Some may say that teaching a piece by rote cheats a student out of developing reading skills. I say teaching by rote is anything but cheating!
Keep reading and watch a recent Facebook live video to learn why and how I do it.
Can you teach a Baroque piece by rote?
Since many 88pianokeys.me readers are Going Baroque this fall, I recently made a Facebook live video of how I like to teach “Musette” by rote. In the video you’ll learn why I believe teaching pattern pieces like “Musette” by rote is so important to developing student skills. I’ve added a few more reasons below.
What are the benefits of teaching a piece by rote?
Builds students’ confidence which leads to success which leads to progress which leads to pianists who stick to the bench.
Boosts confidence in playing skills because the “middle man” or the page is removed and students aren’t trapped in the middle of the piano reading from a limited amount of notes in the grand staff. They can explore the entire range of the piano which provides an exciting and more satisfying sound–especially when the pedal is added!
Elevates playing skills as a rote piece is usually more difficult and sounds more complex than what students can read.
Connects the theory students learn and puts it into action which reinforces and solidifies concepts.
Aids in memorization skills as students are required to remember the feel and the sound of patterns instead of relying on visual cues.
Develops ear skills. If you want to balance eye ear skills, teaching by rote is the perfect opportunity to do so.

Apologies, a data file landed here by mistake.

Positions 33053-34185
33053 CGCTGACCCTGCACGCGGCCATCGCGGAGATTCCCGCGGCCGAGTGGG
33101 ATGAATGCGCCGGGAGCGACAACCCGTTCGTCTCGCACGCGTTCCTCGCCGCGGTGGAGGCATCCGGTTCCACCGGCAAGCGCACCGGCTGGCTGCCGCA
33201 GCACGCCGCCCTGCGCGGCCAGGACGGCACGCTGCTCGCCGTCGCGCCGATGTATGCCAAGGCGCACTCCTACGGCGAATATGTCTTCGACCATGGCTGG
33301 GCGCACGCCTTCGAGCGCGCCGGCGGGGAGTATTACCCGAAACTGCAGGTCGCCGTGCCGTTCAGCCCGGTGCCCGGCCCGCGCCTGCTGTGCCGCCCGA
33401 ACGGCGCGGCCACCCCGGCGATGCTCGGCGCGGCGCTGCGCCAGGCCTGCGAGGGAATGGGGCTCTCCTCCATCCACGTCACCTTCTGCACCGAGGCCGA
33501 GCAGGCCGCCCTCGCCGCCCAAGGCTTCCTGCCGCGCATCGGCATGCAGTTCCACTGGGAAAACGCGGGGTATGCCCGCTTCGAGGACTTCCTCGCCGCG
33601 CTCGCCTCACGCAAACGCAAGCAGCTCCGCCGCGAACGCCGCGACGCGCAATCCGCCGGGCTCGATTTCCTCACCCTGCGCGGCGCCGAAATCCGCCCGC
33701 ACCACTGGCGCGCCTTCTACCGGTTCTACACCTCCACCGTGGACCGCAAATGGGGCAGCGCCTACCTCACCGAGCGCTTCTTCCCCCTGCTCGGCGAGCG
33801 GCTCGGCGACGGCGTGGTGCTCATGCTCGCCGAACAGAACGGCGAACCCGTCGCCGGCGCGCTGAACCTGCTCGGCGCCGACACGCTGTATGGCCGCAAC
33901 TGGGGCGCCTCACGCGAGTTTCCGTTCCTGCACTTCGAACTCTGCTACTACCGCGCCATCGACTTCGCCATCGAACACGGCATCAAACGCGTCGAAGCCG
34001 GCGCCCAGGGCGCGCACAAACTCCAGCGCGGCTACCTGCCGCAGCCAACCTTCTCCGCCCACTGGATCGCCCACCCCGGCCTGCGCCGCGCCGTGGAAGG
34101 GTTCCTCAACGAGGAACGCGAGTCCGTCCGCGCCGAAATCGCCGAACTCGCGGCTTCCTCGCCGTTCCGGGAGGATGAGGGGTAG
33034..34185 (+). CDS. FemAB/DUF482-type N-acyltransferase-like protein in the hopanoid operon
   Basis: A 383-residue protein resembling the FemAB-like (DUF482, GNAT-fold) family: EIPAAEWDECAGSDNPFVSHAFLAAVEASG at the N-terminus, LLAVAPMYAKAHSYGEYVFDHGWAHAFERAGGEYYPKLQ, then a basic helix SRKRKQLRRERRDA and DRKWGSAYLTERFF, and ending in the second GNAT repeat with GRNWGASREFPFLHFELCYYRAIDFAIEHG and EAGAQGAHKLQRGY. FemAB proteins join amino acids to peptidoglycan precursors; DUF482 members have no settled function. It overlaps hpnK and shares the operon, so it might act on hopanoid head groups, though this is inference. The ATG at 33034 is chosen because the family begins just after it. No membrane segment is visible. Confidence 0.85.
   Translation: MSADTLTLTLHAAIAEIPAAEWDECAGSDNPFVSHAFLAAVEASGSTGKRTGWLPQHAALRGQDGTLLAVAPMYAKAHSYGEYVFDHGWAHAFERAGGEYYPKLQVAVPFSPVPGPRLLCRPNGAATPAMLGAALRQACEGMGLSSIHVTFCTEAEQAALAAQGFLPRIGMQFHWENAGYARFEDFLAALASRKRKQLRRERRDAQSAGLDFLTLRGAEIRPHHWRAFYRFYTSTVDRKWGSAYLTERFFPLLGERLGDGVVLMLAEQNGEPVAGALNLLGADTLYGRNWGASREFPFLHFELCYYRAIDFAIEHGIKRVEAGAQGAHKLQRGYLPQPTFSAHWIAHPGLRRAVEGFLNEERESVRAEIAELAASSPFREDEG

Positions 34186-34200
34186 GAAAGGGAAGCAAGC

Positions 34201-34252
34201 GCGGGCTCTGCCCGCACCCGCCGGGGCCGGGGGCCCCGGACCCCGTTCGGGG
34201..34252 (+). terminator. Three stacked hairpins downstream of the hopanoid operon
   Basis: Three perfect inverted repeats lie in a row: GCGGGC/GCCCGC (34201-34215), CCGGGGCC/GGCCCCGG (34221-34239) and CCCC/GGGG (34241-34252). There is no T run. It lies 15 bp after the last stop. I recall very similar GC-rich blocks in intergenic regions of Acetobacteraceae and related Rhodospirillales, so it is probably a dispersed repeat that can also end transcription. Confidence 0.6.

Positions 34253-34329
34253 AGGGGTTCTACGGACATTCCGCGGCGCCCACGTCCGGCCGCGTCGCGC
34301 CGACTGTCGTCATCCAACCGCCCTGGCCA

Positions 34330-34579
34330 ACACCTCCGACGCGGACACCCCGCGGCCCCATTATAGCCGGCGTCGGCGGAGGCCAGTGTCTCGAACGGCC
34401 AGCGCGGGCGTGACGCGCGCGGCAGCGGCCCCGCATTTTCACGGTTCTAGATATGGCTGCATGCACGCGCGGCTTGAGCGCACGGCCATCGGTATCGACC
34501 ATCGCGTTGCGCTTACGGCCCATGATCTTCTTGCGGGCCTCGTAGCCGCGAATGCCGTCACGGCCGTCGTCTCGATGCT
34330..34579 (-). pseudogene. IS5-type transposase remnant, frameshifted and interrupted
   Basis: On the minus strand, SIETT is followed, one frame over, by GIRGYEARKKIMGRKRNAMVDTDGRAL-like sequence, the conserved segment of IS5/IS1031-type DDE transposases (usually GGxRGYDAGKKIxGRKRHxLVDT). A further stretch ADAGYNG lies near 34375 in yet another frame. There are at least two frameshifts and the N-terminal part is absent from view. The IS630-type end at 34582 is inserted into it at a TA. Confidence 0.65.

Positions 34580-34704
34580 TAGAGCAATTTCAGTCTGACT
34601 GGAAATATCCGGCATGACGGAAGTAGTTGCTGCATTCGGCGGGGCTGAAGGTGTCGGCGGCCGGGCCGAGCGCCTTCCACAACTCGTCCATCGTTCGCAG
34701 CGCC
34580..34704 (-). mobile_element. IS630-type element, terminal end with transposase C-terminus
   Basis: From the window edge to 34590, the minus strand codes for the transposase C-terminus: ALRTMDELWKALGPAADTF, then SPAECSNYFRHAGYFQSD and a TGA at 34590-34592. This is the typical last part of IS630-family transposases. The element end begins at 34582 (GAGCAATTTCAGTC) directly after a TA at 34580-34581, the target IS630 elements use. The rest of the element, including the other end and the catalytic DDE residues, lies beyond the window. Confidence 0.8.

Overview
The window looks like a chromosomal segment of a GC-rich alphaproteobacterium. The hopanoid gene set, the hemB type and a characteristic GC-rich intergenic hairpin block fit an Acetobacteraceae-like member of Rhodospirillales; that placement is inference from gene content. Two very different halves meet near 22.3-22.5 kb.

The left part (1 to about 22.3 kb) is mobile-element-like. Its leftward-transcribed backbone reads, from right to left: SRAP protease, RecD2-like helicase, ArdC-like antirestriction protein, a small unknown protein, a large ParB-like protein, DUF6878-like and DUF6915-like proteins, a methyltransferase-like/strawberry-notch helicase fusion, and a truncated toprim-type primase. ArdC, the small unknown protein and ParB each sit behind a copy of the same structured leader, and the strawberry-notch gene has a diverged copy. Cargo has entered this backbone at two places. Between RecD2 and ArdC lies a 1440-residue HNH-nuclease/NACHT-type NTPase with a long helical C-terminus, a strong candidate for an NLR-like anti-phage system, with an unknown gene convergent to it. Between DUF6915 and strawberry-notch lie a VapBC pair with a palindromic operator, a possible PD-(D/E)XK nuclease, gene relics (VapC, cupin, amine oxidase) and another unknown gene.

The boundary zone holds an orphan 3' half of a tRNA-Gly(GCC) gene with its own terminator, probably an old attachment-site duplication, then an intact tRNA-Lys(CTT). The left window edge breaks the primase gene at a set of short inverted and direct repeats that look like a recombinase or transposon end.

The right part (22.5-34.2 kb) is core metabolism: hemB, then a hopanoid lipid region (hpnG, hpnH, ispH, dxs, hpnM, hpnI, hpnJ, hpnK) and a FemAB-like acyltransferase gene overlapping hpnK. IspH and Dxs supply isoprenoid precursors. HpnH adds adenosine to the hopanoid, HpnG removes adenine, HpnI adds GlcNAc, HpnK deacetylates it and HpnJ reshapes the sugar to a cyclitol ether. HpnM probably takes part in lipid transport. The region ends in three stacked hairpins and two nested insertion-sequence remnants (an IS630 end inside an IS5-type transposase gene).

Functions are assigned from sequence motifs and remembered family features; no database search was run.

Acknowledges the learning styles of students who may find reading a music score much more difficult than learning by ear. This may be the key to unlocking success for those usually stumped by the grand staff.
Enhances reading skills. YES! I firmly believe this is true if you teach by rote and IF you also refer to the score as students learn the piece. They’ll see the shapes and patterns on the grand staff. In addition, this is a great time to master locations of favorite notes like Deep Blue C, Cow C, Middle C, Face C and Cloud C. Watch the video to see what I mean.
Highlights from the video
An easy way to incorporate rote teaching is by assigning everyone in the studio to learn a pattern piece every year–one that is easy to learn because of repetition and patterns based on chords.
Relate patterns in the rote piece to patterns the students already know–like five-finger patterns and chords.
Use words to master rhythms. For the first line of Musette:
Mom, what’s for dinner?
Mom, what’s for dinner?
can be answered with :
Chicken soup and a grilled cheese sandwich
BBQ chicken with some coleslaw
Meatball, spaghetti with some red sauce
Tacos with cheese and guacamole.
For line three, use these words to match the rhythm:
Hurry up , hurry up, it’s so late
I just want some dinner and some ice cream!
Record yourself or students playing the piece correctly so they can listen to it at home.
There will be rhythmic gaps between sections. To eliminate gaps:
Learn the notes without leaps, then add the leap.
Use sticky notes to isolate large hand shifts and repeat over and over
Learn the pattern in the RH and then teach the LH the same pattern.
Lock in a steady beat and eliminate all gaps between measures with a rockin’ beat from a device or Clavinova.
To catch all the other tricks I use to teach Musette, check out the video!
Books I like to use for Baroque and Classical literature:
Keith Snell’s Essential Keyboard Repertoire
Faber’s The Developing Artist Series
If you do like hanging out on Facebook and enjoy talking all things pedagogy, join my group Piano Pedagogy On and Off the Bench. It’s where I house all my Facebook live videos and offer an environment of discussion and encouragement (no venting, whining or feuding here!)
PS If you cannot see the video below, please email me at firstname.lastname@example.org and I’ll send you the file.
What are your favorite pieces to teach by rote?
PS! Check out Andrea West’s spectacular graphic designs for Fall events in your studio! I cannot pick a favorite.